Objective: The prevalence of smoking among gay men is considerably higher than in the general population. To investigate possible causes of this health risk disparity, this study used multilevel modeling of daily diary data to examine the temporal relationship between smoking and both sexual orientation concealment and masculine gender role variables. Method: Gay (n = 136) and heterosexual (n = 56) university students (mean age = 20.56, SD = 2.13) completed measures of boyhood and current gender nonconformity, as well as daily measures of smoking, negative affect, and masculinity self-consciousness across 9 days. Gay participants additionally indicated the extent to which they concealed their sexual orientation each day. Results: The same percentage of gay (17.7; n = 24) and heterosexual (17.9 n = 10) participants smoked over the course of the study. Gay men who smoked, however, smoked on more days across the study, t = 2.20, p < .05. Boyhood gender nonconformity and current masculinity significantly predicted the average odds of smoking for all participants. Daily masculinity self-consciousness also predicted the odds of smoking for all participants, although it predicted those odds more strongly for heterosexual men (b = 1.00, p < .001) than for gay men (b = .31, p = .06). Gay participants' attempts to conceal their sexual orientation on a given day positively predicted their likelihood of smoking that day. Conclusions: Results suggest the need to consider the role of gender nonconformity, masculinity self-consciousness, and sexual orientation stress in future investigations of smoking among young men. © 2011 American Psychological Association. Source

Stein K.,Behavioral Research, Inc. | Mattioli V.,Italian National Cancer Institute
Cancer | Year: 2013

The authors describe the rationale and background of the present supplement to Cancer intended to stimulate a dialogue among researchers from Europe and North America regarding important issues faced by cancer survivors. Through jointly written articles addressing various aspects of cancer survivorship, each manuscript reports on the similarities, disparities, and problems viewed from the point of view of each author's respective continent. The supplement is meant to create a springboard for increased collaboration and aid in the development of a shared care model to improve the quality of cancer care, both during and after the completion of primary treatment. We hope that this effort may represent a new model of international cooperation, which is fruitful not only for the field of scientific research but also for identifying and sharing new approaches to the care and management of cancer survivorship issues, ultimately bringing improvements to quality of life of the growing population of cancer survivors. © 2013 American Cancer Society. Source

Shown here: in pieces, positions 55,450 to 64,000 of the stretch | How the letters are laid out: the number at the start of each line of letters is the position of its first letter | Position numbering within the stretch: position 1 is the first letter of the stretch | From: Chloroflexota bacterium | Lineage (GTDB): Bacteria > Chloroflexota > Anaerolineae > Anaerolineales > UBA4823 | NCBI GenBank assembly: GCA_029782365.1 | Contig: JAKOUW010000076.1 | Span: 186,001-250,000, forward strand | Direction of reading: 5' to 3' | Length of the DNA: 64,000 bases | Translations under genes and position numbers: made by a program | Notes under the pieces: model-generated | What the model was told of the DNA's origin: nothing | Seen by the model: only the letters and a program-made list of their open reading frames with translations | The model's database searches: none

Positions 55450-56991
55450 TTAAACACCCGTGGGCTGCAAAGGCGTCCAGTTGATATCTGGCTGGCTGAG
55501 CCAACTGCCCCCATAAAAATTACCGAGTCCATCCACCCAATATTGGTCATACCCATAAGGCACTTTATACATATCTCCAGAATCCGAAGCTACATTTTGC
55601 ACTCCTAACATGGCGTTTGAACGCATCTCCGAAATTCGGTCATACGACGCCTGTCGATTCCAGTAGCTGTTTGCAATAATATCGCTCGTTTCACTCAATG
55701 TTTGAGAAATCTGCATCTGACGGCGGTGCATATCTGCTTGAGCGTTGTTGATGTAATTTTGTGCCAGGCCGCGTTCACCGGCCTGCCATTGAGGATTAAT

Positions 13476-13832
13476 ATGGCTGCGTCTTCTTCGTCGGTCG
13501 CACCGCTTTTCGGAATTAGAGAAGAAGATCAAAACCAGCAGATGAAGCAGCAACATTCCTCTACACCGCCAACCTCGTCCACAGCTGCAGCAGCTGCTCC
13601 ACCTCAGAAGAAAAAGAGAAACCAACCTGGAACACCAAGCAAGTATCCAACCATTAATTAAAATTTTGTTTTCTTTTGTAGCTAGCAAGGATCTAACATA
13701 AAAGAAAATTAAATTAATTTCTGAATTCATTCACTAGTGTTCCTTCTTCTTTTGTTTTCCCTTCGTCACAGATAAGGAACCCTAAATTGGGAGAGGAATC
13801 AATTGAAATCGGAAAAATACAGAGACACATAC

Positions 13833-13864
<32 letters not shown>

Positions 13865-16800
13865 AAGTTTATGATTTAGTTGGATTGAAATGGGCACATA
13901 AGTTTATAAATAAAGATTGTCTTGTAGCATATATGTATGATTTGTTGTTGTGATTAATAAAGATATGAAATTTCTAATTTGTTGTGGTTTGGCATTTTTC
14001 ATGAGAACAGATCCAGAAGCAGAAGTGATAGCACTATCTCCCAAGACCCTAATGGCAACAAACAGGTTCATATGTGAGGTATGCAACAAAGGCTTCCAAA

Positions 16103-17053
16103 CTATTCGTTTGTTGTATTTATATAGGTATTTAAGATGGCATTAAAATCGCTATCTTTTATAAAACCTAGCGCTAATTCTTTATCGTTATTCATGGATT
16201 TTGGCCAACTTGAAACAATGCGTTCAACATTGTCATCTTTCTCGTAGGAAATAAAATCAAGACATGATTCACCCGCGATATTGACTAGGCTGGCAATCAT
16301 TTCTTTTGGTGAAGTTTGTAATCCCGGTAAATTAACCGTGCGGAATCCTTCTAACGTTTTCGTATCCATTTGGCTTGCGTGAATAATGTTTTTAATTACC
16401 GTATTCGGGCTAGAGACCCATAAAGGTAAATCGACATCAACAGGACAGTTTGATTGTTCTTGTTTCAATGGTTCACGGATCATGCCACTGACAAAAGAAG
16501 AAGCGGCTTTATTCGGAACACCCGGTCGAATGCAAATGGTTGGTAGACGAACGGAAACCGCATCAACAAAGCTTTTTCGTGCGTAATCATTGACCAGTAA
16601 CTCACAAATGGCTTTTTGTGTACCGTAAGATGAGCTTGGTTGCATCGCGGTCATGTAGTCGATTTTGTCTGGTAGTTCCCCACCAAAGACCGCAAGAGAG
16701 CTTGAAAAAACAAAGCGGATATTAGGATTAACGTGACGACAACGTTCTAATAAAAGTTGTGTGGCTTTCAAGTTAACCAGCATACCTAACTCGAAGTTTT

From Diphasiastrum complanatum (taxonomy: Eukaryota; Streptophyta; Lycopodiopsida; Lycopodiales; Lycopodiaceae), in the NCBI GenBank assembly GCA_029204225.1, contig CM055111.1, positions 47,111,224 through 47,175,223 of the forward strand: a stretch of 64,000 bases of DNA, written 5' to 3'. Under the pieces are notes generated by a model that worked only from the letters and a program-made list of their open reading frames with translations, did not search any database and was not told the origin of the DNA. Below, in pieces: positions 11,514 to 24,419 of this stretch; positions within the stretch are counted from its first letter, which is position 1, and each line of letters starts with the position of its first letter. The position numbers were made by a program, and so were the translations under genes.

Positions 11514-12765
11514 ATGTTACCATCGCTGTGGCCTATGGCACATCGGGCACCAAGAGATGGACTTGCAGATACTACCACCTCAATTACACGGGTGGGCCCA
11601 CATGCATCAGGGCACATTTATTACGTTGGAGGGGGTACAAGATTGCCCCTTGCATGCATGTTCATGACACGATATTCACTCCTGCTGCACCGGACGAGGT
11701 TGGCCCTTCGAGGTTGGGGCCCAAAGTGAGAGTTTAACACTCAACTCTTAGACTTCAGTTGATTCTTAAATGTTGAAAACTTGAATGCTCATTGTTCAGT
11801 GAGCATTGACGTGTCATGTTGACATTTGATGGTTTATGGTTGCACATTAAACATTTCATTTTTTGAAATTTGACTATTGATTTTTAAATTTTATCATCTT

McLean K.,City University of New York | McLean K.,Behavioral Research, Inc.
International Journal of Drug Policy | Year: 2012

This paper explores the position of needle exchange programmes (NEPs) in the " geography of survival" in the South Bronx neighbourhood of New York City. Stemming the spread of HIV through the provision of sterile injecting equipment, needle exchange promotes the survival of injection drug users (IDUs) in the starkest sense; yet NEPs also attract a diverse population of service users whose attendance is not necessarily related to drugs. This paper locates NEPs among a larger constellation of social services accessed by residents of poor neighbourhoods, including injection drug users, the homeless, the hungry, and those in need of medical services or just safe space. Drawing on ethnographic and interview data from a needle exchange in the South Bronx, I describe how both IDUs and others employed the organisation to make ends meet, elaborating four " off-label" usages of needle exchange: as a place to obtain basic necessities, as a source of income, as a safe space, and as a site of social contact. As harm reduction in the United States moves towards an increasingly clinical model of care, this paper considers these latent functions of needle exchange within the context of a larger struggle over the content and meaning of harm reduction services. By themselves, NEPs are clearly an unsatisfactory solution to the economic and political circumstances that drive a variety of individuals through their doors; yet, in a country that lacks a comprehensive welfare system, needle exchange arguably represents an important thread within a social safety net that is being woven from the ground up. This study may be used to argue for a (re)expanded mission for harm reduction in the United States, in the face of constant moves to narrow its mandate and reduce its budget. © 2012 Elsevier B.V. Source